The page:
I just saw an interview with one of the few survivors of the tragic fire in South Carolina. Seven young people lost. Six young survivors. And they are very young. Eighteen, nineteen and twenty... when you are that age, you believe yourself to be grown-up. But you aren't. You are still trying to figure it all out. Heck, at thirty I am still trying to figure it out, too. I don't remember his last name, but his first was Tripp. I don't think I have ever been moved like that before nor seen pure, raw grief displayed. He was poised and articulate, but he said he simply wanted to let the world know what kind of people those lost really were and honor them. Sometimes in tragedy we are forced to assume a much more mature role than we ever dreamed capable. Tripp lost his two best friends from grammar school along with his girlfriend he met on his first day of college classes. And he will live forever, I am sure, with horrific memories of that night. He will never be the same. He might rise above his grief and become someone far greater than he ever dreamed possible, but never the same.
And that's life. Ever changing, swiftly moving. Seems cruel sometimes that the world does not stop for your grief, your pain, your shame or guilt. I have never lost someone so dear to me. My grandfather died shortly after David was born, but it was his time to go. He was in his eighties and suffered a massive stroke. But what do you make of young death? How do you resolve that in your heart, in your mind? My only experience with young death was that of a childhood fixture in my life. He was not a friend, per say, but a constant in my life from the time I was seven, I think. We lived in the same neighborhood, went to the same school, our older brothers were friends and played sports together, and I had a never ending, heart breaking crush on him that lasted into my high school years. And then he was taken from the world tragically. And I know how that impacted me at the age of sixteen to have to face the fact that we will all surely die, this world is not permanent nor guaranteed. And it seemed so cruel at the time to watch life continue. I remember driving to the funeral and thinking how crazy it seemed that other people were still going on with things around me. Did they not know? But that's just the way life is. And there are millions of people grieving that like in the country today. Countless across the world. And it doesn't have to be about death. It's love lost through divorce, jobs lost, financial problems, the list could go on forever. I had the same feeling after my divorce. Shame, hurt, sadness like I had never experienced before. And everywhere I looked, life just kept going despite the fact I wanted it to stop so I could curl in a ball and cry myself to sleep. Those times, the tragedies of life, they shape us into who we are truly destined to be. They make us question life and ourselves. They make us question God. They test our souls and make us stronger. But they hurt. And the hurt never really goes away.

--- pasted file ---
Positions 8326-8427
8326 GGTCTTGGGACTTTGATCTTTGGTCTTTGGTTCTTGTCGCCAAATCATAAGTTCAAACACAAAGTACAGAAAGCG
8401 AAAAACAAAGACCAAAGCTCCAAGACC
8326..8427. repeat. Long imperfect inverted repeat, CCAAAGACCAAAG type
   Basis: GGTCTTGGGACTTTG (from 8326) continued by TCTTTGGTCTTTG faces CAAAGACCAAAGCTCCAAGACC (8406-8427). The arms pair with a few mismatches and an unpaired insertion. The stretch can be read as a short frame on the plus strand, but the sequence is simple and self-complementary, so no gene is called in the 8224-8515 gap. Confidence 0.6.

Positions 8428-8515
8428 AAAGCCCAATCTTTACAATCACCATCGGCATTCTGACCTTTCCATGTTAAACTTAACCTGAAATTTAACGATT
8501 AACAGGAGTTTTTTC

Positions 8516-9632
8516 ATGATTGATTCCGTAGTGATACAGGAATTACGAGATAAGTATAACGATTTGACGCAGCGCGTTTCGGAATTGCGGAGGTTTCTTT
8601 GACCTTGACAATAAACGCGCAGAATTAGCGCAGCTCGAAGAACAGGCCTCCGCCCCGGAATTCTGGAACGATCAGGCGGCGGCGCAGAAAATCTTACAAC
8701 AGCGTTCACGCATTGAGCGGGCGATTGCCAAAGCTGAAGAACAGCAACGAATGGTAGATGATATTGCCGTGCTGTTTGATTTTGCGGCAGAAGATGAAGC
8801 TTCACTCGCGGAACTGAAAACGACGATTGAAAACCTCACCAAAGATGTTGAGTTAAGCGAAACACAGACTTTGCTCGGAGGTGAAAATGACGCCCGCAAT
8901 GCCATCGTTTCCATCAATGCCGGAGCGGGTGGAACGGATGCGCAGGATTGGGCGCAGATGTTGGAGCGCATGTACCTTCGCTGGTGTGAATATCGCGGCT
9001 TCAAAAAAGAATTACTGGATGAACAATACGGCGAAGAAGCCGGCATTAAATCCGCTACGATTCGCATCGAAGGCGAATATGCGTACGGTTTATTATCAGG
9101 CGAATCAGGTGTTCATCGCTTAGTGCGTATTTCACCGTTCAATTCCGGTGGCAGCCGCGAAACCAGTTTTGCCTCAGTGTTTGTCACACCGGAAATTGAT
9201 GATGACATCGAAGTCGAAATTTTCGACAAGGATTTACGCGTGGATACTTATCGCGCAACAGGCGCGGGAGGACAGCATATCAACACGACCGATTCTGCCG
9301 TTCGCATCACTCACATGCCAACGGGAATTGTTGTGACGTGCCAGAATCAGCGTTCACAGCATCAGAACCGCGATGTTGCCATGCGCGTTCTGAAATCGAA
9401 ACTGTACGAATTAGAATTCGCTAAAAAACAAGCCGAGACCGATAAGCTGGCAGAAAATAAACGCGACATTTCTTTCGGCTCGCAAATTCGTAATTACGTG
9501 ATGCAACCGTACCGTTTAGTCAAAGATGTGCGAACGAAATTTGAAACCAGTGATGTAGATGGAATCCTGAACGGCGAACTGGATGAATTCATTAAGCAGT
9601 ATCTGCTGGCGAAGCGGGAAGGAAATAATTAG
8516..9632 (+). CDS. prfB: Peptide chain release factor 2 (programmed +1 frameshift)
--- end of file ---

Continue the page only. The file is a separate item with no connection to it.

I cry as I write this, knowing that so many lives will never be the same from this one tragic house fire. So many young lives lost. For each is a family and a group of friends and teachers who have been touched by their young spirits. And it is nothing new. It happens all around us, everyday. Today, I pray for all those touched by this fire. But I also pray for those that are hurting who don't get the media coverage. For those suffering through the everyday tragedies of life.